Aug. 22, 2012 at 1:10 PM ET
NASA's Curiosity rover made its first drive on Mars today, more than two weeks after its high-stakes landing on the Red Planet. To celebrate the day, as well as what would have been the late science-fiction writer Ray Bradbury's 92nd birthday, NASA said the rover's landing site would be forever known as Bradbury Landing.
The raw images, displayed on the Mars Science Laboratory mission's Web portal, showed the tracks of the rover's wheels curling around and backing up, in accordance with the driving plan that was sent up overnight.
Today's drive amounted to only about 23 feet (7 meters) of maneuvers, but it represented the first step in a $2.5 billion, two-year trek that's expected to go at least 12 miles (20 kilometers) and take in a commanding view from the flanks of a 3-mile-high (5-kilometer-high) mountain within 96-mile-wide (154-kilometer-wide) Gale Crater.
The mission's project manager, Peter Theisinger, said the drive "couldn't be more important."
"We built a rover," he told reporters during today's briefing at NASA's Jet Propulsion Laboratory in Pasadena, Calif. "So unless the rover roves, we couldn't really accomplish anything. It's a big moment."
The drive also marked a transition for the Curiosity team — from the entry, descent and landing phase of the mission, known as EDL, to surface operations and rover mobility. "Wheel tracks on Mars. The EDL team is finally done. :) Congrats to the mobility and surface teams!" Allen Chen, the mission's EDL operations and flight dynamics lead, declared in a Twitter update.
Lead rover driver Matt Heverly said that today's drive started at 7:17 a.m. PT (10:17 a.m. ET) and lasted roughly 16 minutes. "The majority of that time was spent taking images," he said. The rover rolled out 15 feet (4.5 meters), made a 120-degree turn in place, and then backed up 8 feet (2.5 meters) to a new spot for scientific observations.
First trek will follow checkouts
Since the rover's landing on the night of Aug. 5, Curiosity has been going through a series of checkouts and taking pictures of its immediate surroundings. Nearly all of the systems are working as planned — with the sole exception of wind sensors on one of the booms connected to the rover's weather station. Scientists speculate that the circuit boards for those sensors were probably damaged by small rocks that were thrown up onto the rover during landing. Despite the damage, the weather station will be able to gather wind speed data using other sensors.
Curiosity's first destination will be a spot known as Glenelg, about a quarter-mile (400 meters) from the landing site, where three types of geological formations come together. That months-long trek could begin in about a week, deputy project scientist Joy Crisp said today. The rover's first scoop sample could be taken on the route between Bradbury Landing and Glenelg, she said, but the first drilling sample would probably be extracted at Glenelg.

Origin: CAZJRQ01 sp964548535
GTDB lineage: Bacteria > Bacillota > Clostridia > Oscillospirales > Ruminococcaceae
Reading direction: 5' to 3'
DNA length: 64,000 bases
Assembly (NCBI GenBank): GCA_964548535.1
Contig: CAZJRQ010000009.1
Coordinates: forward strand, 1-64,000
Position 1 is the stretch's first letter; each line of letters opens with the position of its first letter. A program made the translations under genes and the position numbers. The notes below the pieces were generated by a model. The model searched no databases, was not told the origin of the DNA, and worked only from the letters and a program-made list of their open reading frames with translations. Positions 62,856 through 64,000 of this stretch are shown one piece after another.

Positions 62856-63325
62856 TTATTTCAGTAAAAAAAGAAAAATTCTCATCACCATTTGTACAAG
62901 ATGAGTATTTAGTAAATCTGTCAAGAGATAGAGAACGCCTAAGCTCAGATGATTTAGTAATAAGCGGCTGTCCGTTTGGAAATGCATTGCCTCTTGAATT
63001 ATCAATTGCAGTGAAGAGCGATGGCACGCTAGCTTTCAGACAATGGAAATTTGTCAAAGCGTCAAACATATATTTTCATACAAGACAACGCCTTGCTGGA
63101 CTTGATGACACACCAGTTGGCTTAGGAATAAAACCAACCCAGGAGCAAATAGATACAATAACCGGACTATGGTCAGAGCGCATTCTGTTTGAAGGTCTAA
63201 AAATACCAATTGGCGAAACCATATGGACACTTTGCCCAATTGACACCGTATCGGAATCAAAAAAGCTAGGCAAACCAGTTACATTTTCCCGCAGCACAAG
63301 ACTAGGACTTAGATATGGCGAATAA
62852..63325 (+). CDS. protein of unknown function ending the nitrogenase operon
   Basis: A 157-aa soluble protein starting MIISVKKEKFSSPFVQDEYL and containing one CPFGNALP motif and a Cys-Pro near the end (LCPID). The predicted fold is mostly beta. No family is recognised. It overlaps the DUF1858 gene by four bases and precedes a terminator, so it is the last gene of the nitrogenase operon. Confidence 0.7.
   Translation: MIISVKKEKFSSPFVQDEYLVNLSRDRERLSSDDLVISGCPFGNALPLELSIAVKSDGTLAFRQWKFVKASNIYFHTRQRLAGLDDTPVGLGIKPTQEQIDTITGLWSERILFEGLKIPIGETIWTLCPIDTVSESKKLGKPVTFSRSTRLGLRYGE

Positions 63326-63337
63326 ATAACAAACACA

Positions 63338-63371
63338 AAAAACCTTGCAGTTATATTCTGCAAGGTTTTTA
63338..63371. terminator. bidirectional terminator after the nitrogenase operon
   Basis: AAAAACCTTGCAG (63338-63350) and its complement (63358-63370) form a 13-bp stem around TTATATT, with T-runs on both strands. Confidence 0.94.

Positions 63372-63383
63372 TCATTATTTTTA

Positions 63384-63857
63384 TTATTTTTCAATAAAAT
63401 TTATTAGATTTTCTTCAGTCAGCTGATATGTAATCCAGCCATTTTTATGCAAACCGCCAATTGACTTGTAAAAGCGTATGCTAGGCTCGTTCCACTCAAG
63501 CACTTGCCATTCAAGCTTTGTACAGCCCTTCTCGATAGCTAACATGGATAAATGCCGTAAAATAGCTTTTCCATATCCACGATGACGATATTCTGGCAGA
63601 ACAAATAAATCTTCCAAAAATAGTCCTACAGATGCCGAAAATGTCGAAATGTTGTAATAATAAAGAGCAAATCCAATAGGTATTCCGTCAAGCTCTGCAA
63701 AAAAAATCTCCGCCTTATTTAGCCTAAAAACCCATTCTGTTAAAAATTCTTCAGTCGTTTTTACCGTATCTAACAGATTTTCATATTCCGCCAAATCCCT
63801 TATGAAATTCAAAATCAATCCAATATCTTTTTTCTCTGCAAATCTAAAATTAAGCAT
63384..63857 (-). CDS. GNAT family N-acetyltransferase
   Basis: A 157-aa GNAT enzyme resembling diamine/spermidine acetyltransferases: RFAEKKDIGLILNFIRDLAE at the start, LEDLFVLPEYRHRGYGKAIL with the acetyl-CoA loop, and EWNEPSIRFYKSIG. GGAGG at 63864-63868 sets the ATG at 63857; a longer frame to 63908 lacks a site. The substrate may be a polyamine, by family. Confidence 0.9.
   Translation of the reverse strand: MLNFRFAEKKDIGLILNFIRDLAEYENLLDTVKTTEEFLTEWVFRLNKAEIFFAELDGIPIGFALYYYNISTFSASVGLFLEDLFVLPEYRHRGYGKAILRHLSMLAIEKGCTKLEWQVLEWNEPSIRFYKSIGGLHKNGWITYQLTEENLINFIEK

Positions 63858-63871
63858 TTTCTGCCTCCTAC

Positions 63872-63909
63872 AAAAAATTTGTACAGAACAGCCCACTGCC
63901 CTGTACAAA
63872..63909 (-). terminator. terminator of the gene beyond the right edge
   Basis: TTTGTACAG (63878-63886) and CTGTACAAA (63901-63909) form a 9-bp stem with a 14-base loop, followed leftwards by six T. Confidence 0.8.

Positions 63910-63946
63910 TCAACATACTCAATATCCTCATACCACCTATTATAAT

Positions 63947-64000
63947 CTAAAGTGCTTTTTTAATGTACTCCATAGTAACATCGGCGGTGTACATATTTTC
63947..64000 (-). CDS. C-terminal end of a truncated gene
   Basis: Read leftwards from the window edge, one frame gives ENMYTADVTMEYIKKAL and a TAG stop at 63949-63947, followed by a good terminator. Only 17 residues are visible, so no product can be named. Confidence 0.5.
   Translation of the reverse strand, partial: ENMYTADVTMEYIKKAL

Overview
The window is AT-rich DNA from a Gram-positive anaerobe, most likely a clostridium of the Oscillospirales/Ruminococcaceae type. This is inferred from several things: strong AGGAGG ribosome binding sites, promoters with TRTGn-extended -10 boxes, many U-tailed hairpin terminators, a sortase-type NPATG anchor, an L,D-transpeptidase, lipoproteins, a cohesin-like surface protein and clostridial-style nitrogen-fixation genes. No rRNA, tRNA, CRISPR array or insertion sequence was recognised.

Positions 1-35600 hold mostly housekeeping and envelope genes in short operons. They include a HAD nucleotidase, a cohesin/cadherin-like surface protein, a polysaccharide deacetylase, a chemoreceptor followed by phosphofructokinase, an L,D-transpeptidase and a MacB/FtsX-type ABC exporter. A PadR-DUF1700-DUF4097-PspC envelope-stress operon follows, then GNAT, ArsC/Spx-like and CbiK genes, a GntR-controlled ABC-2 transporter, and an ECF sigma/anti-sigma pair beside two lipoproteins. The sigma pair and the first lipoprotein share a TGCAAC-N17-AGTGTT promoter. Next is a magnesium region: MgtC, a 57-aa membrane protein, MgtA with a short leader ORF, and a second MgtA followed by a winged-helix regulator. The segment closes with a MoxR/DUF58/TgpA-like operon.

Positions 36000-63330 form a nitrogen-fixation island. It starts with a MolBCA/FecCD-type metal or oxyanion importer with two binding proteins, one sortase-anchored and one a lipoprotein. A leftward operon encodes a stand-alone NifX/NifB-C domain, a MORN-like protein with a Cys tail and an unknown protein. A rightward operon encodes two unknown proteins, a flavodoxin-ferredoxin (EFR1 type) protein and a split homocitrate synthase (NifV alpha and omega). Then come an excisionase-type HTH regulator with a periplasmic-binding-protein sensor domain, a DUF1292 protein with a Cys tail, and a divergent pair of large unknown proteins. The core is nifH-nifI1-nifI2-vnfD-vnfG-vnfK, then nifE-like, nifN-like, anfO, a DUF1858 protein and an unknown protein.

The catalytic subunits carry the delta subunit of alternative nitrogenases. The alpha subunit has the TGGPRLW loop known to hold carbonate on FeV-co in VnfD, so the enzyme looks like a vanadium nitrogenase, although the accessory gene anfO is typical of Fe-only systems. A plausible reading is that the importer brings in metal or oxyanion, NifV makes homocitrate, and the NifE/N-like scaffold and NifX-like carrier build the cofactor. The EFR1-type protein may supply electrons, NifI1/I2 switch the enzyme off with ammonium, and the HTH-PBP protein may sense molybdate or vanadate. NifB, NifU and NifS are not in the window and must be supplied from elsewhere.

By the end of the year, the nuclear-powered rover is expected to retrace its route and head toward the mountain, known as Aeolis Mons or Mount Sharp. The layers of rock along the mountainside are thought to preserve a geological record going back billions of years.
The primary goal of Curiosity's mission is to look for geological and chemical evidence that could reveal how habitable Mars might have been over eons of geological time. To take on that challenge, the 1-ton, car-sized rover has been equipped with a bevy of scientific instruments — including high-resolution color cameras, two onboard chemical labs, an X-ray spectrometer and a rock-zapping laser.
Theisinger said Curiosity was making "excellent progress" at Bradbury Landing, 16 days into a mission that could last far longer than its scheduled duration of nearly two Earth years. "We've got a long way to go before this mission reaches its full potential," he said. "But the fact that we haven't had any early problems is fantastic."
Michael Meyer, the lead scientist for the Mars Exploration Program at NASA Headquarters, announced the naming of the landing site at the start of today's news briefing. He began by airing a clip of Bradbury discussing Mars with Arthur C. Clarke, Carl Sagan and other luminaries, just before NASA's Mariner 9 probe entered the Red Planet's orbit in 1971. During that session, Bradbury read a short poem titled "If Only We Had Taller Been."
Bradbury, best known for science-fiction tales such as "The Martian Chronicles" and "Fahrenheit 451," passed away in June at the age of 91. "Today would have been Ray Bradbury's 92nd birthday, but he's already reached immortality in his short stories and books," Meyer observed. In his honor, Meyer said the landing site would "forever be known as Bradbury Landing."
In a statement issued by NASA, Meyer said deciding on the name "was not a difficult choice for the science team."
"Many of us, and millions of other readers were inspired in our lives by stories Ray Bradbury wrote to dream of the possibility of life on Mars," he said.
Today's christening adds to NASA's list of Martian landing sites named after VIPs, including:
More about Mars:
This report was last updated at 5 p.m. ET.
Alan Boyle is NBCNews.com's science editor. Connect with the Cosmic Log community by "liking" the log's Facebook page, following @b0yle on Twitter and adding the Cosmic Log page to your Google+ presence. To keep up with Cosmic Log as well as NBCNews.com's other stories about science and space, sign up for the Tech & Science newsletter, delivered to your email in-box every weekday. You can also check out "The Case for Pluto," my book about the dwarf planet and the search for new worlds.